At the same time, some Republicans who typically favor primaries but oppose Chase backed a convention in December, when she was threatening her independent bid. Even if she ran in the convention, they doubted she could garner the required majority vote — 50 percent plus one. In a crowded primary, she could win with a plurality.
That theory carried the day when the committee narrowly voted for a convention, but there was one catch: the pandemic. Given the health restrictions in place, committee members acknowledged that they probably could not hold a traditional convention — with thousands of people gathered under one roof.
They expressed hope for an “unassembled” convention, with multiple locations around the state and ranked-choice voting. The latter would allow voters to simply drop off a ballot rather than stick around for hours for multiple rounds of voting.
But the GOP cannot scrap its traditional convention process without a change to the party’s bylaws, known as the “party plan.” That sort of change requires the approval of 75 percent of committee members. That vote was put off until Saturday. If a supermajority doesn’t back the plan change, the committee will reconsider its original vote for a convention.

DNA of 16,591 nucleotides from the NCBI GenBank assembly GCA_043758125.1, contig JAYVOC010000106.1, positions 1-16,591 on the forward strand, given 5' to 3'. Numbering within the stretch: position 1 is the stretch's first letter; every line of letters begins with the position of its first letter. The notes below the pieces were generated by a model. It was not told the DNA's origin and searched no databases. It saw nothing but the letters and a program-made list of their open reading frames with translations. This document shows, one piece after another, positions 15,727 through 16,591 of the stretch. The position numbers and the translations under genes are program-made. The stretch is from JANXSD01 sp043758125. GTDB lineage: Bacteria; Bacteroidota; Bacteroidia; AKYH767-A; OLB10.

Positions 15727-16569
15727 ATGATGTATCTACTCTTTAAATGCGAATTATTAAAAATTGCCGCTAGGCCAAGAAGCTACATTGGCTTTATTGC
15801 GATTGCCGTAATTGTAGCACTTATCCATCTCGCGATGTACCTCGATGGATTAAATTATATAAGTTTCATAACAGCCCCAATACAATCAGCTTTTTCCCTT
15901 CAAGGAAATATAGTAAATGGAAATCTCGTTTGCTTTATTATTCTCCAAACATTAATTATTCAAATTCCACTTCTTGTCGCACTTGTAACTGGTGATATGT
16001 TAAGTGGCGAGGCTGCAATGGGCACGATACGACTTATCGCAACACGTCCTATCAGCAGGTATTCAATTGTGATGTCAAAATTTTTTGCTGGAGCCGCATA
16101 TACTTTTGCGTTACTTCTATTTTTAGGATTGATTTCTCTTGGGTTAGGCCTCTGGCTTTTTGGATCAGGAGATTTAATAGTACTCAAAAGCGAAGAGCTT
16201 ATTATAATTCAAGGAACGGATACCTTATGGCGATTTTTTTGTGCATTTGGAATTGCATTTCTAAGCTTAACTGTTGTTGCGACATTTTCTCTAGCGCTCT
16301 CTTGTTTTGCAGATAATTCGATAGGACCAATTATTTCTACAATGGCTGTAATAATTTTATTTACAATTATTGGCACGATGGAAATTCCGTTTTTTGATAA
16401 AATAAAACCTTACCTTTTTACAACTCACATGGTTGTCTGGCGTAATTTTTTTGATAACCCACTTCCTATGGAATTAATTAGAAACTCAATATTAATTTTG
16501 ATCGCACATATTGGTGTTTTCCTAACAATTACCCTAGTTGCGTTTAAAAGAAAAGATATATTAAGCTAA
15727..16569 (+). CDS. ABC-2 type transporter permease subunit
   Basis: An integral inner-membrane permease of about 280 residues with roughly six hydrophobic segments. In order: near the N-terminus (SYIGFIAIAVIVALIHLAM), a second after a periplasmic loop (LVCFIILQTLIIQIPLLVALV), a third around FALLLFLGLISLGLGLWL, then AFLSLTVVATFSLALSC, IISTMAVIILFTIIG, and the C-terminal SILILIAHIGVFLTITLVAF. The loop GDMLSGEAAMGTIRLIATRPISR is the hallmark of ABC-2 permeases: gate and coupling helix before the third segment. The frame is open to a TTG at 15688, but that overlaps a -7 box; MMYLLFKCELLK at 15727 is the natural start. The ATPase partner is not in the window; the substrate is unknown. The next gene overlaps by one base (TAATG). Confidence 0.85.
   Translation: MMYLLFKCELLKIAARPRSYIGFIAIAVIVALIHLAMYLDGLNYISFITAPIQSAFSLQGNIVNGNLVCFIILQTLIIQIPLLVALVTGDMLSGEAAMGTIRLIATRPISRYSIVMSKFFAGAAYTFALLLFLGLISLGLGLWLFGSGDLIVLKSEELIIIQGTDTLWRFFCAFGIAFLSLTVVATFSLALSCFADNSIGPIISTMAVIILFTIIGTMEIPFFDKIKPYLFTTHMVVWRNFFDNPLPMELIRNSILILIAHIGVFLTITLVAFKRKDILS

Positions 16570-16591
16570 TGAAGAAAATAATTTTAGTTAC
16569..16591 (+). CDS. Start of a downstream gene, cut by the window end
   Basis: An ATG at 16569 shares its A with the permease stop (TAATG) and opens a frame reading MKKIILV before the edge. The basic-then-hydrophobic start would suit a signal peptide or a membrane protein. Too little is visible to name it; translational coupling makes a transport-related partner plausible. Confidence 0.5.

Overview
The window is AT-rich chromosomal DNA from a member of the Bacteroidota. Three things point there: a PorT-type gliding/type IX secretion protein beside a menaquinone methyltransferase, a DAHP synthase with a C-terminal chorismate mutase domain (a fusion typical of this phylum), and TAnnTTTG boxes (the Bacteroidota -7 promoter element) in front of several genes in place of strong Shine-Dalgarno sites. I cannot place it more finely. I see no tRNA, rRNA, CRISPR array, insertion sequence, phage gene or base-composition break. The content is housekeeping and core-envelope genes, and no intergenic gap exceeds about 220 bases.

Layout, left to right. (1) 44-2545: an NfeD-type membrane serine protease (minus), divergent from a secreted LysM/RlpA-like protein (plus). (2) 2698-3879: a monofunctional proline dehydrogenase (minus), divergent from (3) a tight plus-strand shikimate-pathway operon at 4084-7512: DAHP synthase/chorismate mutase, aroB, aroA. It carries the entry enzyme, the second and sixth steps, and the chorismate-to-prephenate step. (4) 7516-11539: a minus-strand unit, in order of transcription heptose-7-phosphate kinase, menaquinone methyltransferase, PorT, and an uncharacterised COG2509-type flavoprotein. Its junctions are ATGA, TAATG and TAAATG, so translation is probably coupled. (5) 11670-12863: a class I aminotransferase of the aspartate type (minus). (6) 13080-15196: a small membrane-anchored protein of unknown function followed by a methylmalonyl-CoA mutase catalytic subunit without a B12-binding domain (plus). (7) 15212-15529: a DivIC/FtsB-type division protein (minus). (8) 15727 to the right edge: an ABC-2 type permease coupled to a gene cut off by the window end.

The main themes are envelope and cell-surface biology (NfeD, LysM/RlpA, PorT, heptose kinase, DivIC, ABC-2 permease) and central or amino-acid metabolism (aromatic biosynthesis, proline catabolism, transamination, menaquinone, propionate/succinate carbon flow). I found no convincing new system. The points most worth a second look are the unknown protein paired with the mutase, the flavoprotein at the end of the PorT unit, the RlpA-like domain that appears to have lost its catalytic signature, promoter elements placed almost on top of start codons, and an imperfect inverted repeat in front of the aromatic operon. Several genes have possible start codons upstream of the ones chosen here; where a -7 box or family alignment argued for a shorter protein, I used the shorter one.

In between the two meetings, the competing camps have been pushing to stay the course or change it. Committee members have been subjected to “ceaseless” phone calls intended to “berate, bully, and badger” by an unknown group that supported a primary, GOP Chairman Rich Anderson wrote in a letter obtained by The Washington Post.
He lamented that the effort “creates suspicion and division among our [State Central Committee] family at a time when my goal is to unite our state party.”
Correction: An earlier version of this story did not include the name of Republican candidate Sergio de la Peña. The story has been corrected.